Progress since 2012

Stable or improving trends were reported for the majority of contaminant concentrations, biological effects and oil/chemical spills. Most contaminants and biological effects are at safe levels. The main pressures (inputs of chemicals from point and diffuse sources, atmospheric deposition and acute events) are now covered by measures designed to control discharges emissions and losses.

Progress on contaminant status is assessed through the monitoring and assessment of the various indicators that were used to assess whether

  1. concentrations of the selected contaminants where meeting the target thresholds set in the associated targets
  2. biological effects thresholds were meeting the target thresholds where these have been developed
  3. the number of oil and chemical spills compared with a threshold value.

The UK Marine Strategy Part Three (HM Government, 2015) sets out an extensive programme of measures to address the inputs of chemicals of concern identified by OSPAR and the Water Framework Directive (HM Government, 2003) coming from the main activities producing contaminants (transport, urban and industrial uses, the cultivation of living resources (particularly agriculture) and energy production.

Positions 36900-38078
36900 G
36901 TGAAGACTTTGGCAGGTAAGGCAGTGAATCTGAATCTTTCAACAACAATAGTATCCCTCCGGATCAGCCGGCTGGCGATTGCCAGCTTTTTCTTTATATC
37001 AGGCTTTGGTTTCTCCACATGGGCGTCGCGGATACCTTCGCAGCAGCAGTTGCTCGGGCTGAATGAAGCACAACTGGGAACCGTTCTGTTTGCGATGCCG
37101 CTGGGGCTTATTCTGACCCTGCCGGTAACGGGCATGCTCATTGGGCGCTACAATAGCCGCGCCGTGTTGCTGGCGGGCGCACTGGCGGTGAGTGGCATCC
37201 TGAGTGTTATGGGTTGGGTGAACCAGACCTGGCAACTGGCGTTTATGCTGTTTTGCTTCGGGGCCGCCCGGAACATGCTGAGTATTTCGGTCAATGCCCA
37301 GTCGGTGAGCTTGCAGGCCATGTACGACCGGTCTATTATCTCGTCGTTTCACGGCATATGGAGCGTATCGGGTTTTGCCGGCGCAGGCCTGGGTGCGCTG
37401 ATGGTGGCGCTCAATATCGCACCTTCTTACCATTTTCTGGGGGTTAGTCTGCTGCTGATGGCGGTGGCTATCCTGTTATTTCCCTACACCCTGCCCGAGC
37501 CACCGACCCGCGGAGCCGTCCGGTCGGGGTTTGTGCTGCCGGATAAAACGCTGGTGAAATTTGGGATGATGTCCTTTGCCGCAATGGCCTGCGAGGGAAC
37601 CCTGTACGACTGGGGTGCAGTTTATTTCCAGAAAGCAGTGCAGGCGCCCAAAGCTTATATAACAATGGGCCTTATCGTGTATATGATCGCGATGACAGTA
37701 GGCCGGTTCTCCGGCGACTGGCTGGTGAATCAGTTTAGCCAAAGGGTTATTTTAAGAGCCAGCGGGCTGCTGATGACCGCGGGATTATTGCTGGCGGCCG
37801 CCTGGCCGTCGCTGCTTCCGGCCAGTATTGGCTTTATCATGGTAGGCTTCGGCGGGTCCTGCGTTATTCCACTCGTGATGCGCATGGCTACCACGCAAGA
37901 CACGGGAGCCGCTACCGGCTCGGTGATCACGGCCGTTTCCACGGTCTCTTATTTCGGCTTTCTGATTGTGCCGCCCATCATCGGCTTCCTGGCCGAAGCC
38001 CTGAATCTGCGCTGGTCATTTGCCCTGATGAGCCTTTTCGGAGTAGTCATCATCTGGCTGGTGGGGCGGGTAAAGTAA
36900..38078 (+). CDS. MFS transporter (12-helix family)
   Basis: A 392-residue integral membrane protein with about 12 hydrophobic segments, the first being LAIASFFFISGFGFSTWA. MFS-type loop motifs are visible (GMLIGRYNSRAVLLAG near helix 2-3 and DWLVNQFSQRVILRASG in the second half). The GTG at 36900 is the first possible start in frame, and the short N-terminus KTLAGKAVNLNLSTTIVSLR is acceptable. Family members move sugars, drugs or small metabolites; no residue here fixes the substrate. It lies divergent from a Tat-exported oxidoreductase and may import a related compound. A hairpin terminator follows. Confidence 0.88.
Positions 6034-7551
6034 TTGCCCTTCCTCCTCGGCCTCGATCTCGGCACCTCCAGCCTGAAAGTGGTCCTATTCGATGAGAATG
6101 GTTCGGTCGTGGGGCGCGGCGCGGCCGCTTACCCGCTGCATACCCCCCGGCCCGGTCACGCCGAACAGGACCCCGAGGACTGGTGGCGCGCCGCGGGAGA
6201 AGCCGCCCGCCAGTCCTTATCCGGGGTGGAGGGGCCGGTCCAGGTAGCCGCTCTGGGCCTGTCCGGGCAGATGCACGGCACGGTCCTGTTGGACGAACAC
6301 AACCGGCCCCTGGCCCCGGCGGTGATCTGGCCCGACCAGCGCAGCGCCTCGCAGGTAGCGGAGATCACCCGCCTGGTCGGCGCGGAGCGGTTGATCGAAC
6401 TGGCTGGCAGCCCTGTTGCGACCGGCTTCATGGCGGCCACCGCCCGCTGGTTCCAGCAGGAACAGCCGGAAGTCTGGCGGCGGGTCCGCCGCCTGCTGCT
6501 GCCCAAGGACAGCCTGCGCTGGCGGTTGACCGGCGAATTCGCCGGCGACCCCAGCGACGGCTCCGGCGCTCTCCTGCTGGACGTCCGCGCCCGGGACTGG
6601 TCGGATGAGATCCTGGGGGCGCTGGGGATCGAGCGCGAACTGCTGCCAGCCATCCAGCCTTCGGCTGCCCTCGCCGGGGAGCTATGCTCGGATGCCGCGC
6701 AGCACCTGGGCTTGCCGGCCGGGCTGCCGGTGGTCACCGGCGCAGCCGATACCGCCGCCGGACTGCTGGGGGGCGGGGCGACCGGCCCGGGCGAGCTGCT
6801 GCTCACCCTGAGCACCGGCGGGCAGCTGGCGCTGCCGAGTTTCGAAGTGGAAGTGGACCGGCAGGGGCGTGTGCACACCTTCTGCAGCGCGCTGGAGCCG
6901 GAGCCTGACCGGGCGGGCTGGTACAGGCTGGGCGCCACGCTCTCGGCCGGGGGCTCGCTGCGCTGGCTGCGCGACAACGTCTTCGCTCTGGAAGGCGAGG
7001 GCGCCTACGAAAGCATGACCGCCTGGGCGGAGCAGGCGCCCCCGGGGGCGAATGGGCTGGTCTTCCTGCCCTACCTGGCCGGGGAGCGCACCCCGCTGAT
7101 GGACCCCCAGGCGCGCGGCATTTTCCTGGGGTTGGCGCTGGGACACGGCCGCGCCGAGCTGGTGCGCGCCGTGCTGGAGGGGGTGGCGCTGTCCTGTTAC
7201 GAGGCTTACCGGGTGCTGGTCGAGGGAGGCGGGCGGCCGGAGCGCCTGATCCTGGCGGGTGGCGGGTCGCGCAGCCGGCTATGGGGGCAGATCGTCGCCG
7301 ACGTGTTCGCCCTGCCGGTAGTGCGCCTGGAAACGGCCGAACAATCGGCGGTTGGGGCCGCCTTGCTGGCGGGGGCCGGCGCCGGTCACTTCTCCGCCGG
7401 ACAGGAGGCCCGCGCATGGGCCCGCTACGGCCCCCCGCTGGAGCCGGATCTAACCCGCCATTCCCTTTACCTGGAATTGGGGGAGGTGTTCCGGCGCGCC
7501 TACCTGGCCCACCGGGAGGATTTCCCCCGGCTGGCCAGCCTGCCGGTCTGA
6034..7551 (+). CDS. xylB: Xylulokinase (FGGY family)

The main measures are:

Outstanding issues

Whilst most of the contaminant concentration and biological effects indicators are meeting their target thresholds quite consistently at the level of the Greater North Sea and the Celtic Seas, there are still some cases where the threshold values are significantly exceeded. This is particularly apparent for PCB 118, one of the most toxic polychlorinated biphenyls, which is above the environmental assessment criterion in 4 of the 5 assessed Charting Progress 2 (UKMMAS, 2010) regions, and therefore adverse effects on marine organisms may still be possible in these areas. The usage of polychlorinated biphenyls was generally banned over 30 years ago and because these compounds are highly persistent, the main source for sea life is marine sediments, which became contaminated largely before the ban was put in place. The removal and safe disposal of these widespread marine sediments is not a practicable option for both technical and financial reasons and so the UK has placed a Marine Strategy Framework Directive Article 14 exception on this descriptor, as Good Environmental Status is unlikely to be fully achieved by 2020. However, we will continue to improve the control of polychlorinated biphenyls from landfills and diffuse sources to prevent further inputs to the marine environment.

Further developments of environmental assessment criteria (European Parliament, 2010) would be advantageous to assess with greater confidence at which chemical concentrations may affect marine organisms. Currently, we lack specific criteria for metals and polybrominated diphenyl ethers in biota and must use European Commission food standards as a proxy to assess metals. We cannot assess polybrominated diphenyl ethers as there are currently no criteria available.